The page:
Pressure's on Patterson.
All that was missing was Boise State's blue carpet.
It's beginning to look like the Manteca Buffaloes year, not just in the Valley Oak League, but beyond.
No true tradition.
Much like their NFL counterparts, the San Francisco 49ers who had also started the season 1-2, Oakdale High jogged onto East Union's football field with a chip on its respective shoulders and something (more) to prove.
They hardly ever see it coming.
Brock Whiting took the handoff from Dillon Tamburrino and lunged toward the goal line, his shoulder pads slicing into an apparent hole in the Enterprise High defensive line.
Nestled between a dozing Dr. Jerold Polterock and a giant window that revealed the sprawling Central California countryside, I began to drift into a peaceful slumber aboard one of the charter buses containing Oakdale football fans neared the final stages of its journey.
An historic and inspirational campaign by Oakdale High's varsity football team came to an end at the 2012 California Interscholastic Federation Division II State Football Championship Bowl Game at the Home Depot Center in Carson on Saturday, where the size, speed and talents of Serra (Gardena) proved too great an obstacle, ending in a 42-15 defeat of the Mustangs.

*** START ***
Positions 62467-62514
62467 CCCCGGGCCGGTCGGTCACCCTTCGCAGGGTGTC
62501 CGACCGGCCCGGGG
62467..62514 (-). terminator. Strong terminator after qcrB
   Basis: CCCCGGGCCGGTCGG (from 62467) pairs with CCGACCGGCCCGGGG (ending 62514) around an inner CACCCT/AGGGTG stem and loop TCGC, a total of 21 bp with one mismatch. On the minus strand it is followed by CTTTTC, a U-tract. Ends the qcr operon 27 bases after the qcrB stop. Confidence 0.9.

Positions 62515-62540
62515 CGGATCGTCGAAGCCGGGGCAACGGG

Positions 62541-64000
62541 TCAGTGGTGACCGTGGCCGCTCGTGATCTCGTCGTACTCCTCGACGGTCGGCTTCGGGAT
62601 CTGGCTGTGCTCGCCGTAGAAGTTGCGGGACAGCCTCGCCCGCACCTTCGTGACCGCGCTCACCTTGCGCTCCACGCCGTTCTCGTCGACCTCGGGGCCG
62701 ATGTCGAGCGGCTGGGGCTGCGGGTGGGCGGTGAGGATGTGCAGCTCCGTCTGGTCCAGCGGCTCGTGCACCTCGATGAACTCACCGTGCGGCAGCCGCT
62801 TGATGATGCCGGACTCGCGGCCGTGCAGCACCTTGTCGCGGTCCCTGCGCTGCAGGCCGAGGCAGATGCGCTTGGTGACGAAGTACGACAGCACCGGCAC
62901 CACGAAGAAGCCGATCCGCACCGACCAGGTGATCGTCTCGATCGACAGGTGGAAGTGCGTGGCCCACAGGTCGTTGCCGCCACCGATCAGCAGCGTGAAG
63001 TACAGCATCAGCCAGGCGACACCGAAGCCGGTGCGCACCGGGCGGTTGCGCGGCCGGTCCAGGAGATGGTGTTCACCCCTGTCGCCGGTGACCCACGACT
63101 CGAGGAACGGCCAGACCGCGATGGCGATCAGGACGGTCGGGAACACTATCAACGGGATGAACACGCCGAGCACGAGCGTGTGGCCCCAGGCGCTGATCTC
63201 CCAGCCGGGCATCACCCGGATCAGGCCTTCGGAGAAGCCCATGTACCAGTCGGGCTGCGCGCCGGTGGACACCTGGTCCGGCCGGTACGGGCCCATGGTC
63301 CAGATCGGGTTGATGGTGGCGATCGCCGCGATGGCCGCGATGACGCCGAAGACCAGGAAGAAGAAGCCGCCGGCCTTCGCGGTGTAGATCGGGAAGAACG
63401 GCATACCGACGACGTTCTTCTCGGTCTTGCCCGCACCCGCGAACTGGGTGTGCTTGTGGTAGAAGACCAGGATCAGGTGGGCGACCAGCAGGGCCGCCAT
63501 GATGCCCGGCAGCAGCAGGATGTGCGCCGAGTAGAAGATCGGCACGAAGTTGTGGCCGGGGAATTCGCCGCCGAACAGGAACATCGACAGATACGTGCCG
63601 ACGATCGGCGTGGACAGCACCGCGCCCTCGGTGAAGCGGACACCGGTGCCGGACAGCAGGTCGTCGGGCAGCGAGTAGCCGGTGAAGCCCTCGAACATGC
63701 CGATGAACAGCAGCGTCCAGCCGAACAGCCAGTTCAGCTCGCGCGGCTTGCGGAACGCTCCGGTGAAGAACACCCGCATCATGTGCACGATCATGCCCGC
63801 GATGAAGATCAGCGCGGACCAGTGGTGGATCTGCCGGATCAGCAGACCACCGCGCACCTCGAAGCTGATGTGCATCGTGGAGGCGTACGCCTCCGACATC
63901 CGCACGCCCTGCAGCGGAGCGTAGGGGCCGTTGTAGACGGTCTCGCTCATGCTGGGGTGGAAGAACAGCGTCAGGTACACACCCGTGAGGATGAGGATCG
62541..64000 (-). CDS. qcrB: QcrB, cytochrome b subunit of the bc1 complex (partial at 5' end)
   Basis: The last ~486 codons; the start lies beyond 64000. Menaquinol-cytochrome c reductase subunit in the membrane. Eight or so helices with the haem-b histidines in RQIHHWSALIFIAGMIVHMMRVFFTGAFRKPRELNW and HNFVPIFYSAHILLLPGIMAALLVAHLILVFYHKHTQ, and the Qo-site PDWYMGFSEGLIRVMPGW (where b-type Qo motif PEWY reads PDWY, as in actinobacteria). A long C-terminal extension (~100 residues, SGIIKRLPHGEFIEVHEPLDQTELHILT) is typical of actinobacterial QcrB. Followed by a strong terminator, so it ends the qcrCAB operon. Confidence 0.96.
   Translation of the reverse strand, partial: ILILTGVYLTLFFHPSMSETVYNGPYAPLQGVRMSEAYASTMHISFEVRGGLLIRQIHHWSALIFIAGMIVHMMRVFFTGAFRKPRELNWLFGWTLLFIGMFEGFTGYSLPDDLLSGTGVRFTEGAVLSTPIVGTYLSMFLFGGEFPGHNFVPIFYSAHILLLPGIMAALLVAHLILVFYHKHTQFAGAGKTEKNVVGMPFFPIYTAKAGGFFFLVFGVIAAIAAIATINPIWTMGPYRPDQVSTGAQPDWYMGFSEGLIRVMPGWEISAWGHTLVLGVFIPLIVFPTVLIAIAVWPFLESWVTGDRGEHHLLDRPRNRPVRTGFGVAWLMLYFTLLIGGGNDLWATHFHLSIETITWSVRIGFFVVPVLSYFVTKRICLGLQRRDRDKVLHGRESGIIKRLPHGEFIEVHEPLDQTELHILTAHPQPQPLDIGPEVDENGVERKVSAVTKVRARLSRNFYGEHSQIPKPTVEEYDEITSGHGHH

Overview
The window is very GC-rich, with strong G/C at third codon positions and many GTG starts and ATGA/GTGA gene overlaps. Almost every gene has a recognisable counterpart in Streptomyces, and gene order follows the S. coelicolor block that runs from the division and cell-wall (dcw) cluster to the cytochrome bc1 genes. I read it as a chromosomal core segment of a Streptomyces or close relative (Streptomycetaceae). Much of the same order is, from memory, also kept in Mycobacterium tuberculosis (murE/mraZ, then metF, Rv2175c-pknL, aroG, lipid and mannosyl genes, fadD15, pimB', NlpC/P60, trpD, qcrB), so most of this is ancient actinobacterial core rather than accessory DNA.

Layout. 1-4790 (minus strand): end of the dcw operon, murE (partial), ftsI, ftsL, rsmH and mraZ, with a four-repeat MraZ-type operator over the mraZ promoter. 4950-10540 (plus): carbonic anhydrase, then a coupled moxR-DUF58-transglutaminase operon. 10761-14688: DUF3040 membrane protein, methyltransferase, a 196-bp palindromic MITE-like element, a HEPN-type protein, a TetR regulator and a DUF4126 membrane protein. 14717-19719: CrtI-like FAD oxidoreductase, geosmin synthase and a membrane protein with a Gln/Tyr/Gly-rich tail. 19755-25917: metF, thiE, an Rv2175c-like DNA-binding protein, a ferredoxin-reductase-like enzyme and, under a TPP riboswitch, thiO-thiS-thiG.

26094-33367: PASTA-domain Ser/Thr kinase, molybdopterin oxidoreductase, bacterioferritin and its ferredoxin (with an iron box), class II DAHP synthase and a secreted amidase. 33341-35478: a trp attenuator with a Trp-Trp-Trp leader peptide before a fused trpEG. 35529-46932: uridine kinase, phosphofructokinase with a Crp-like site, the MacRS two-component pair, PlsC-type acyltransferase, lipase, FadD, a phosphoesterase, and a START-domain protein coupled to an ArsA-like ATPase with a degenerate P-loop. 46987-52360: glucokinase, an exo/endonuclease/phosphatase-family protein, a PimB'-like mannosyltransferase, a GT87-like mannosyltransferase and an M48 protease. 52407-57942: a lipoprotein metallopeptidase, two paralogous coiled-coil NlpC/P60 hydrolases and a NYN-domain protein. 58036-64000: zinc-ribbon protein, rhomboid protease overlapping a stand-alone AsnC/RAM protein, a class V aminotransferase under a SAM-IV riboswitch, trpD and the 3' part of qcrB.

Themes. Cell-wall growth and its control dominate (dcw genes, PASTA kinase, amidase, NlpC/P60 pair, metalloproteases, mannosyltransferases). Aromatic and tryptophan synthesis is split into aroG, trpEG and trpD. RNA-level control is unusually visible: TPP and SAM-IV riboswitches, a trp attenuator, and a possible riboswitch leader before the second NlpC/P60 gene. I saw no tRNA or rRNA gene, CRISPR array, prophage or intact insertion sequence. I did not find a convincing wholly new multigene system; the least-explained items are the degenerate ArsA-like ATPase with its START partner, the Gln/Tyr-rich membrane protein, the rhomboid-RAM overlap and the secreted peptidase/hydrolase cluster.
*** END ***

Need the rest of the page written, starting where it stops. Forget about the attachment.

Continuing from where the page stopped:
When your fingers are buried in a three-point stance, you don't tend to get that much ink. And when all your hard work is basically in the center of the field instead of a leaping catch in the end zone or a sweep around the left side, you don't often get to be in the photo.
As a quarterback known for his accuracy, there isn't much Oakdale High senior Spencer Thomas misses.
It's no coincidence that the University of Southern California sports not one, not two, but three former players from Serra High of Gardena on their active roster.
It's no coincidence that 10 of the 11 defensive starters on Oakdale High's varsity football team received first team All-Valley Oak League selections. The Oakdale defense has been spectacular in 2012, and landed tremendous performances in both conference play and the Sac-Joaquin Section playoffs.
An hour had passed since a heroic march across Lincoln High's artificial turf had granted Oakdale High's football team a Sac-Joaquin Section title, but a large contingent of the Mustang faithful were still lingering about the field on Friday night.
Nestled less than five miles from the historic Concord campus of California's best Division I high school football team, De La Salle, is the campus of the Spartans' younger brother - Division II Clayton Valley Charter.